An ex-wife of South African President Jacob Zuma was re-appointed a lawmaker in parliament on Thursday, in what is being seen as her latest step to secure the country's presidency in two years' time.
The National Assembly confirmed in a statement that Nkosazana Dlamini-Zuma, a former African Union chief, was sworn in as a member of parliament for the governing African National Congress.
She posted on Twitter that "5 years ago I left parliament with mixed feelings today I return as directed by (the ANC) as a servant of the SA (South African) people."
"I return determined to contribute to implementing decisions of (the ANC) particularly as it relates to radically improving our people's lives," she wrote.
Dlamini-Zuma, 68, is considered a leading candidate to replace Zuma as head of the ANC at a party conference in December, although she has not publically declared her candidacy in the leadership battle.
But she has been endorsed by the ANC's women and youth leagues, and enjoys support from the powerful KwaZulu-Natal province, which is also Zuma's stronghold.
Since she left the AU early this year, she has been campaigning across the country, and nominations for the party leadership posts are expected to be announced this month.
Dlamini-Zuma replaced Pule Mabe who resigned from parliament earlier this month, meaning that the ANC had to top up its allocation of MPs.
Opposition leaders and analysts say they believe her deployment to parliament is aimed at strategically positioning her to take over the ANC leadership.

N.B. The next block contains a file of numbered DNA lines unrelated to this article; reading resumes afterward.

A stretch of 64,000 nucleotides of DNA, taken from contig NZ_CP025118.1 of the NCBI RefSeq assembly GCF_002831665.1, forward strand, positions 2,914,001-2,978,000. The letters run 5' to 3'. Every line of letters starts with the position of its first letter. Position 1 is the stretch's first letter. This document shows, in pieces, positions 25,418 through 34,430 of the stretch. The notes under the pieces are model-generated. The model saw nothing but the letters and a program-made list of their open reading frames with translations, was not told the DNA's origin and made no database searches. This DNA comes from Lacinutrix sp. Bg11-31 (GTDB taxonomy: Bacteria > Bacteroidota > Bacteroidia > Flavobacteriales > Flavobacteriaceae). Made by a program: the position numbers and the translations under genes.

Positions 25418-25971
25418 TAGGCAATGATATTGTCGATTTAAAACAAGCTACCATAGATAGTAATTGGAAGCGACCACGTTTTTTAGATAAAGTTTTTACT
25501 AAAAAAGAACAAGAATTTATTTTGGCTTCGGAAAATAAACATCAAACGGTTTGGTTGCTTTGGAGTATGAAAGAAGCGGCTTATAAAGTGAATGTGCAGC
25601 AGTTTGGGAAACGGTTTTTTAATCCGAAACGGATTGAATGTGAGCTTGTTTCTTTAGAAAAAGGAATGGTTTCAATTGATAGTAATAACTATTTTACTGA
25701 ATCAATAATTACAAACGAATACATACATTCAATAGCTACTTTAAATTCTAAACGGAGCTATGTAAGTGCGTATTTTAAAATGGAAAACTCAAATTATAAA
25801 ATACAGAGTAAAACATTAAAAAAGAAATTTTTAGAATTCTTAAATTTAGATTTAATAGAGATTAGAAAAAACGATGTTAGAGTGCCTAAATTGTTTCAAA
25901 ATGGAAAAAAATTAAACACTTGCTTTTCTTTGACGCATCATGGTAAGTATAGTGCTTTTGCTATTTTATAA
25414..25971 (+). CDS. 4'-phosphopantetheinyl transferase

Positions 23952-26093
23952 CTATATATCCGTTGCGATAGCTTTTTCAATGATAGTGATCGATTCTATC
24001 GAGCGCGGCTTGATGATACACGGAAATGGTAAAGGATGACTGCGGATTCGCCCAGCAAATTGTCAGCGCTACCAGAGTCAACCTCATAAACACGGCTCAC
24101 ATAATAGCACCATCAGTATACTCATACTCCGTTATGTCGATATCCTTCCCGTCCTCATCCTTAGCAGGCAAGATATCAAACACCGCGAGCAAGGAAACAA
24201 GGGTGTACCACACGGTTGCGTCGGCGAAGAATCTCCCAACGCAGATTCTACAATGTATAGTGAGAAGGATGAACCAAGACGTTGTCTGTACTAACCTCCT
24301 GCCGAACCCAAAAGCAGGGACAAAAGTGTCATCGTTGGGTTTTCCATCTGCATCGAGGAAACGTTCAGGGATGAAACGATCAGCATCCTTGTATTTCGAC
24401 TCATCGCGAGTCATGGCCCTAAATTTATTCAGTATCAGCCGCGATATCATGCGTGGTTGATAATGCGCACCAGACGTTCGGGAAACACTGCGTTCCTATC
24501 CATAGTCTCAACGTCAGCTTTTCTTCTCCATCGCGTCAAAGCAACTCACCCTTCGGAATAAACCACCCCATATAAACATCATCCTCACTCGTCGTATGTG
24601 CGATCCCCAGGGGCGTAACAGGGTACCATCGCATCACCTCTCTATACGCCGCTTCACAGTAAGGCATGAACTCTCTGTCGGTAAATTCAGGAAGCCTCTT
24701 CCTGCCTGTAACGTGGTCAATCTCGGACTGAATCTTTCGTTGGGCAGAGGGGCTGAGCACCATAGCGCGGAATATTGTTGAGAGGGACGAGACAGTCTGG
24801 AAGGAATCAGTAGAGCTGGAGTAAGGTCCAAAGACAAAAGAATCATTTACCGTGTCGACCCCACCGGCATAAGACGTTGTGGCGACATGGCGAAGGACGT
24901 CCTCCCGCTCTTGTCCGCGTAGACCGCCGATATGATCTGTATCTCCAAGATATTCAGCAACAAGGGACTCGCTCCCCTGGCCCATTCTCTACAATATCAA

'Buttress presidential campaign'
"Dlamini-Zuma's elevation to MP and likely cabinet minister seems to be a carefully orchestrated move to buttress her presidential campaign," the main opposition Democratic Alliance said.
"It amounts to nothing less than state resources being used to support a candidate for the ANC presidency."
Zuma is widely seen as favouring Dlamini-Zuma, with whom he has four children, ahead of Deputy President Cyril Ramaphosa, which would set up a showdown that could split the ANC.
Xolani Dube of Xubera, a thinktank based in Durban, said that by promoting Dlamini-Zuma to parliament, Zuma is probably preparing the way for her to ascend to the ANC presidency.
If the ANC decides to recall Zuma he "can quit the (national) presidency and hand over to her the presidency of the country," Dube said.
"They are trying to have a smooth handover."
At the same time, Zuma is backing his ex-wife for his own survival, say some.
"There is possibly no other candidate who can potentially protect him," said Dirk Kotze, a political analyst at the University of South Africa.
Dlamini-Zuma last month rejected criticism that her bid to succeed Zuma was a strategy to protect the embattled leader from criminal prosecution once he leaves office, telling AFP that she found such allegations "offensive".
Zuma completes his final term in power in 2019.
He faces a slew of court cases, including one stemming from nearly 800 corruption charges that may be reinstated over a multibillion-dollar arms deal in the 1990s.
Meanwhile, Makhosi Khoza, an outspoken ANC lawmaker, resigned on Thursday from the party of Nelson Mandela, denouncing what she called the graft-tainted leadership.
"I will not be led by leaders who lost legitimacy and credibility," she said in a statement.
"I quit. The ANC has been hijacked by this alien and corrupt type" of leadership.